The right virtual office tool can help organizations put employees on a more even playing field, no matter where they’re located. By promoting connections among all team members, virtual workspaces ensure that everyone has equal access to the same information. These tools can also boost the visibility of remote workers and provide them with equal access to networking opportunities, which can help them advance their career.
Case Study: KPMG
KPMG, a global professional services firm, wanted to replicate the physical space in their Vancouver office, where their team regularly gathered for team-wide meetings and socials. They worked with virtual workspace company Kumospace to create a personalized, three-level space that mimics one of the floors in their office.
As KPMG put it, “What people really liked was the ability to go through the floor, and climb in and out of conversations as we would in a physical space. As you're walking by, you would catch the conversations taking place with a group of people, and you could join that conversation. It was reminiscent of an actual physical lounge that we would have utilized.”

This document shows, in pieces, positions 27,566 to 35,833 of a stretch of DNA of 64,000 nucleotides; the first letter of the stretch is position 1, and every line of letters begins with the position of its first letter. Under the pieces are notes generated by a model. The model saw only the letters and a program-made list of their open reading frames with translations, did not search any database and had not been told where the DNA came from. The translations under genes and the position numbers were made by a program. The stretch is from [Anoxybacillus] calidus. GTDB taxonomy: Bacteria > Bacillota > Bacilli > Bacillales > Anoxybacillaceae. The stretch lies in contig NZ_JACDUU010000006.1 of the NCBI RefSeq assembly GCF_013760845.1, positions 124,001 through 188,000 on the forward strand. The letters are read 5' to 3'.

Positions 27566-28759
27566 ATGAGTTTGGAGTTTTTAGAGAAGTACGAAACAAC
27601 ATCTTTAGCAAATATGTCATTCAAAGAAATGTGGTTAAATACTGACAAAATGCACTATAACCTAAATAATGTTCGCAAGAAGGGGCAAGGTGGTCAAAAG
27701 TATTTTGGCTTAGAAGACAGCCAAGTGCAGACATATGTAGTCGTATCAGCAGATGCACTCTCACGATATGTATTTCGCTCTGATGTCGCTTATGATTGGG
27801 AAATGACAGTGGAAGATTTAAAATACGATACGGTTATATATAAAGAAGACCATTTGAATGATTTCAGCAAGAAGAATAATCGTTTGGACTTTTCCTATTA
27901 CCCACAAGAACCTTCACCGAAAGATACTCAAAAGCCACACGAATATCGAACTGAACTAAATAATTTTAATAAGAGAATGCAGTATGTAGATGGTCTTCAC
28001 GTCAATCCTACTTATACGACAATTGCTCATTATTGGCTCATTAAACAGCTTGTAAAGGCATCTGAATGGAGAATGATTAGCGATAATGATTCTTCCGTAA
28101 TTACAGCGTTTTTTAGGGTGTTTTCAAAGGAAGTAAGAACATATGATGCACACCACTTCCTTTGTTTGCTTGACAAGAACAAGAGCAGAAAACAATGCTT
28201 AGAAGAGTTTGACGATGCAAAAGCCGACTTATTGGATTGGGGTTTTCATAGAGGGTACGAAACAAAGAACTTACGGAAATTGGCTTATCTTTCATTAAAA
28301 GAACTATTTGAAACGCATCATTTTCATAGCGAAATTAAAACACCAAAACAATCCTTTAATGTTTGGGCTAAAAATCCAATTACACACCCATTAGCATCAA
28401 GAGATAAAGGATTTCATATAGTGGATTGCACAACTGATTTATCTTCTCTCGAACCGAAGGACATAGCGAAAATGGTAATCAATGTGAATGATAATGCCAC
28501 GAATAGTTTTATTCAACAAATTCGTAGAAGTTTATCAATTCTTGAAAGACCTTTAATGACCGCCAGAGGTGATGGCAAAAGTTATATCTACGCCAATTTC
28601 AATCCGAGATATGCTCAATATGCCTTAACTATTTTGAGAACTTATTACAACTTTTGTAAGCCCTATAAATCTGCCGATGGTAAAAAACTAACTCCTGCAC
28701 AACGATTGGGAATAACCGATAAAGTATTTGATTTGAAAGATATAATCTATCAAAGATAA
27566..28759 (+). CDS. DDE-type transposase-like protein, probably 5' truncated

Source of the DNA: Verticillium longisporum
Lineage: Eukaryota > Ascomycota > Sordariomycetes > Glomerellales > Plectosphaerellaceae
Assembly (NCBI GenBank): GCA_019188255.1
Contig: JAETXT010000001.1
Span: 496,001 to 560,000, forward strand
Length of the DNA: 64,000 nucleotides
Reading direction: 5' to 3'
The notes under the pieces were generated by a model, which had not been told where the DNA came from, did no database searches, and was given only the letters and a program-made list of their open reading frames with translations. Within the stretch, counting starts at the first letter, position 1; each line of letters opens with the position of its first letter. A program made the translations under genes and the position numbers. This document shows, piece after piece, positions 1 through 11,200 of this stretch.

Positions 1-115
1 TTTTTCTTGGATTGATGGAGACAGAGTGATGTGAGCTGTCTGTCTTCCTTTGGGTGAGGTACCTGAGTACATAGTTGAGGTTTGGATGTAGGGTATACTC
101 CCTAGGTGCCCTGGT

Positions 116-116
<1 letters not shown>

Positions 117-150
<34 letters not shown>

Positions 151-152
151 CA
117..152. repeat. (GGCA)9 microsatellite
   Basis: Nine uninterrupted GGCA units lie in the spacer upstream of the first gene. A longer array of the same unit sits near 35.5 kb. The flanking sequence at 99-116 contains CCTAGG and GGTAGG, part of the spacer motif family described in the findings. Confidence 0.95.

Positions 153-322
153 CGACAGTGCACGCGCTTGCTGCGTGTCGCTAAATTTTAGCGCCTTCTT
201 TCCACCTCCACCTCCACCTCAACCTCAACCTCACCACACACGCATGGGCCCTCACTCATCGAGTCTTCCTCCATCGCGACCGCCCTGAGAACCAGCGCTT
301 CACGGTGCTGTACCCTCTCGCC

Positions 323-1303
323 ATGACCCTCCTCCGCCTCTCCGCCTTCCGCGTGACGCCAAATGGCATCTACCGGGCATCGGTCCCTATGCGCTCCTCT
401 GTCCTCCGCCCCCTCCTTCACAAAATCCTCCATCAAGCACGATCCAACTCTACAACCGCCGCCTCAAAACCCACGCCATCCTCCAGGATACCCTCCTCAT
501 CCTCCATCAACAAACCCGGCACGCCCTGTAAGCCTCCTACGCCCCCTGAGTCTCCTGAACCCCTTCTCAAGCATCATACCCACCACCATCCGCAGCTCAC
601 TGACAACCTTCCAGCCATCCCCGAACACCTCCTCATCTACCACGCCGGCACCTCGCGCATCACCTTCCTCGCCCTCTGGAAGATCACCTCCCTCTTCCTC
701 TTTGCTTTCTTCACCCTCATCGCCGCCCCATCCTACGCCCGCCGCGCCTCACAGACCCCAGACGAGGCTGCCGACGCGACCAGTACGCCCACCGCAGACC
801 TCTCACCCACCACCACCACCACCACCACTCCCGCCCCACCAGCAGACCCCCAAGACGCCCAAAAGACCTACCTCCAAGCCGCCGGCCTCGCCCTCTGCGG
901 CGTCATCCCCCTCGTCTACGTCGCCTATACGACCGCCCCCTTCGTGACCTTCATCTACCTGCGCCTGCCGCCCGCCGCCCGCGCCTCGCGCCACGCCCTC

Unlock a better remote work experience through the new virtual office
Although there are multiple factors behind the high levels of workforce disengagement, many of them boil down one thing: people’s inability to see each other in-person. By bringing employees together in one energizing space, a best-in-class virtual office tool can help bridge the gap between dispersed team members. And with the Great Resignation showing no signs of slowing down, there’s never been a more pressing time for organizations to invest in improving their remote work experience. To quote Brian Chesky, Airbnb CEO when announcing their remote-first policy, “The right solution should combine the efficiency of Zoom with the meaningful human connection that happens when people come together.”
Thanks for reading — be sure to join the conversation on LinkedIn and let me know your thoughts on the new virtual office.